I know the question is coming every long holiday and I can't avoid it, "what are your plans for the holiday?" they ask. I just want to roll up in a ball and die.
It ‘s not the worst time of year to be a local hire in an international school, but it is not far off. The staffroom is full of exciting plans of skiing in Japan or long breaks on tropical islands in expensive hotels. There is talk of buffets and afternoon tea and staff parties - and I'm wondering when they find the time to cut the grass or paint the bedroom.
An almost parallel universe
The school morning e-mails are full of 20% off promotions for staff at really expensive hotels that I can't afford, even after the discount, and then there's the "donation" to the Thai staff at school, Secret Santa, the social Christmas meals out on Sukhumvit - and I can see my wages diminishing rapidly.
The second worst time of year is just before the summer holidays. The staffroom is buzzing full of free flights home and exotic travels to faraway lands. Mine mainly consist of taking my daughter to school every day because the school she attends works on the Thai education calendar, not the British one.
The absolute worst thing about working at an international school is having to listen to all the holiday recounts on the first week back and then attempt to make mine sound vaguely interesting.
The pecking order
I'm a TEFLer in a PGCE world. I'm very low down the hierarchy and I know it. I get it and I understand it, but it is not just the wages that are dissimilar.
The teachers on expat packages get premium health insurance (I get the same insurance as the gardeners). They get free flights home, (I'm a 'local', so get nothing). They get two free places for their children (my daughter isn't deemed important enough). They get a housing allowance that's three times the mortgage on my three-bedroom house in the suburbs of Bangkok.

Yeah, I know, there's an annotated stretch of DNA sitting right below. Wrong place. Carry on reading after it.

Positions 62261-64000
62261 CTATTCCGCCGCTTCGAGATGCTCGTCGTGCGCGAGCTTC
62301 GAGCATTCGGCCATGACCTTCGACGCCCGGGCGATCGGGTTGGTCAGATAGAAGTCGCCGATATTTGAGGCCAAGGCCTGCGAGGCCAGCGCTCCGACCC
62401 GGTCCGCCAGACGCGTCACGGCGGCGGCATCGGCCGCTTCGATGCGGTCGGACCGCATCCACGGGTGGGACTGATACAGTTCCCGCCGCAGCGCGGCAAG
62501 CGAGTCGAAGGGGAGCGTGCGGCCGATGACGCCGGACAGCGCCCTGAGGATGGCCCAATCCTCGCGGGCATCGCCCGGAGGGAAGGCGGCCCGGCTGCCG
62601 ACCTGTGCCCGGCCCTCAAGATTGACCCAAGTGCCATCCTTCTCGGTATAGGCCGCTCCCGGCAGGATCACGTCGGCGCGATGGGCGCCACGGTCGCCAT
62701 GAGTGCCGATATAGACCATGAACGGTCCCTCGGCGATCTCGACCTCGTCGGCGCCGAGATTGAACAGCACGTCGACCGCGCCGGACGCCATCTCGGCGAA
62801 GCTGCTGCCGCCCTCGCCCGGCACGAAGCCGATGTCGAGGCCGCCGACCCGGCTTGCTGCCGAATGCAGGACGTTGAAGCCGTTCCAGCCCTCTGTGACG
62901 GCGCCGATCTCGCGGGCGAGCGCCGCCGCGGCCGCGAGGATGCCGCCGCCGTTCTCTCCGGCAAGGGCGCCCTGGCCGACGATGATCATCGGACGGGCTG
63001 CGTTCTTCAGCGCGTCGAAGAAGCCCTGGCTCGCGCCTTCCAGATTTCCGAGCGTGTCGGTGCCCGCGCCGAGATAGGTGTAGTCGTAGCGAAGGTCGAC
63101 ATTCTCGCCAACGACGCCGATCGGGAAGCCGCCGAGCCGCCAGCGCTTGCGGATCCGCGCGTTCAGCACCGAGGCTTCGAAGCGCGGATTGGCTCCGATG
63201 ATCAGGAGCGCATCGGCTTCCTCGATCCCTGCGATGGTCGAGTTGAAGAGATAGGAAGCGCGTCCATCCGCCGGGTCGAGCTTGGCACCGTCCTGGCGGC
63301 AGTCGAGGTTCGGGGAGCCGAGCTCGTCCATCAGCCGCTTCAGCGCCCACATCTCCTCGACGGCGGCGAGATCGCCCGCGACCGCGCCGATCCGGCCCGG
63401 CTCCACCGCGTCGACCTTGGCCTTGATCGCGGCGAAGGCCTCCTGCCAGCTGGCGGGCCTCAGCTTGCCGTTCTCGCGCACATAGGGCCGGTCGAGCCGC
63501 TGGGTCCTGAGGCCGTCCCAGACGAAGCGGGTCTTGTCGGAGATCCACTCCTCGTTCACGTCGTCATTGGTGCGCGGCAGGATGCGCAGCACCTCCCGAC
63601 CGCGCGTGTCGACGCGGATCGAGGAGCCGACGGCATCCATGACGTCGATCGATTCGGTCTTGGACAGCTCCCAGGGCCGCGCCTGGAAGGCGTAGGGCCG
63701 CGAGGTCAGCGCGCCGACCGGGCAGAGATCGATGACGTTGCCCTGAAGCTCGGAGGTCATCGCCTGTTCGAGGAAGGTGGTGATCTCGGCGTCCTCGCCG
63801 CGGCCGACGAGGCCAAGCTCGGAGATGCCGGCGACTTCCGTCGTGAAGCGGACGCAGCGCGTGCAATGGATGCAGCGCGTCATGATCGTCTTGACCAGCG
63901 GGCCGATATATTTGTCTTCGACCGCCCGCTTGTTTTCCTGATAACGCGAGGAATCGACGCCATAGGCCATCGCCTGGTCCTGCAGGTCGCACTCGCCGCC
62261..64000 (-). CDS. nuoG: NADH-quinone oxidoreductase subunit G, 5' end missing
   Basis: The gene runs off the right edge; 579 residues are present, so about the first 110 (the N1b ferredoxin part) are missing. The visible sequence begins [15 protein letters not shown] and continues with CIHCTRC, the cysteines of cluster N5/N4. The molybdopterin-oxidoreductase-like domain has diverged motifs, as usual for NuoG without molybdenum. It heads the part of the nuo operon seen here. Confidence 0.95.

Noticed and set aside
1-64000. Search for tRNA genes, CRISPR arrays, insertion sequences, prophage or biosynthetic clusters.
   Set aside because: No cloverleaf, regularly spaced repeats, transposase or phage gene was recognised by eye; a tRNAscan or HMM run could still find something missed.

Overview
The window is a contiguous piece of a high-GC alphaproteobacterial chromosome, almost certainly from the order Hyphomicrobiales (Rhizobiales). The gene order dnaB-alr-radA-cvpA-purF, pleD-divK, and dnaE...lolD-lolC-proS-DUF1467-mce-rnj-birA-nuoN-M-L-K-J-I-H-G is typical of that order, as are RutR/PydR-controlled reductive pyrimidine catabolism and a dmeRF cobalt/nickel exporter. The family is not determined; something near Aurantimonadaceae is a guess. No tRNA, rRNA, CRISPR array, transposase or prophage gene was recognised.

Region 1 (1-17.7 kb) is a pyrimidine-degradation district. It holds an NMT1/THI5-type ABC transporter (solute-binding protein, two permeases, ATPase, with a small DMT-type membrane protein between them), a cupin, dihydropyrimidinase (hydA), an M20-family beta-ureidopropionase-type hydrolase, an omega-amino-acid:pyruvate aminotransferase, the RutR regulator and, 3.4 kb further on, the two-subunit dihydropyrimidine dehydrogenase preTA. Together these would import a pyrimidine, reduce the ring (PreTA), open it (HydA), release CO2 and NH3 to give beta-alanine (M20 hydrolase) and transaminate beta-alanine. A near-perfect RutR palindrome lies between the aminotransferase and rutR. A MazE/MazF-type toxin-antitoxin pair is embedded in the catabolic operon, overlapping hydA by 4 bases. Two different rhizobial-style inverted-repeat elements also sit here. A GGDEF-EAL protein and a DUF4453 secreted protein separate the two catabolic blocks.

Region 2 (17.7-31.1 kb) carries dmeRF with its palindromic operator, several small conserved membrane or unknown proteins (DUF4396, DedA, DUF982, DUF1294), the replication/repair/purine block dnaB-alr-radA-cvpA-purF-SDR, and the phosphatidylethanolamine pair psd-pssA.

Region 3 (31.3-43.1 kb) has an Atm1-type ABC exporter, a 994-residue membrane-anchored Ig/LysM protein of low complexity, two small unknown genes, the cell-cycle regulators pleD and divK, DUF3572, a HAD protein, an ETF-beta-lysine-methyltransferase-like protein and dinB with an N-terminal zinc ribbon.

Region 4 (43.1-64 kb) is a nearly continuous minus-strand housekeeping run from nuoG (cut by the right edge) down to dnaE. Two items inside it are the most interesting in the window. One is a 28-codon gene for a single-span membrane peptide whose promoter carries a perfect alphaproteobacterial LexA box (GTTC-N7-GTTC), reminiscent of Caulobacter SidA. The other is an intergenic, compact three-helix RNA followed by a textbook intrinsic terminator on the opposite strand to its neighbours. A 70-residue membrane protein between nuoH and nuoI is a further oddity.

And that's just for single people! Teachers with partners who are not earning 100k+ a month receive a salary as well!
Me and the maids
I've never felt more second class than when there was a Christmas Fair at work - 100 baht to enter and everything was hideously expensive. Who the fuck buys expensive jewellery and home furnishings at a school fair?! I found myself in the back with the maids, searching through the "second hand" donations that were more expensive than most of the things I normally buy.
It is not that the expat staff treat me any differently, it is more that they don't realise how bad the local hire package is. It is embarrassing trying to explain why my daughter does not attend the school I work at while their children attend for free. The expat teachers just assume we all get the same/similar benefits. Or maybe it never occurs to them?
A dream lifestyle?
Many of the expat staff live in a bubble. They live, socialise and take holidays with the same people they work with. They have maids, nannies, cooks and drivers that give them the freedom to enjoy Bangkok without the baggage that family and household chores brings.
The amount of times I have turned up to a work social with a baby/toddler is unreal. I get looks like there is some magical babysitter available to me at all times. There isn't. I work all day, I go home, clean the house, feed the dog, argue with the wife, and look after a toddler whilst they go to yoga and eat at a restaurant as the nanny/maid/whatever deals with the children.
Don't get me wrong, the expat teachers work for the benefits, they really do. 12-hour days are not uncommon. Working from home in the evenings and at the weekends is pretty much guaranteed.
I'm very jealous of the package they get but I don't think it is worth it. I will stay as a local hire immigrant thank you.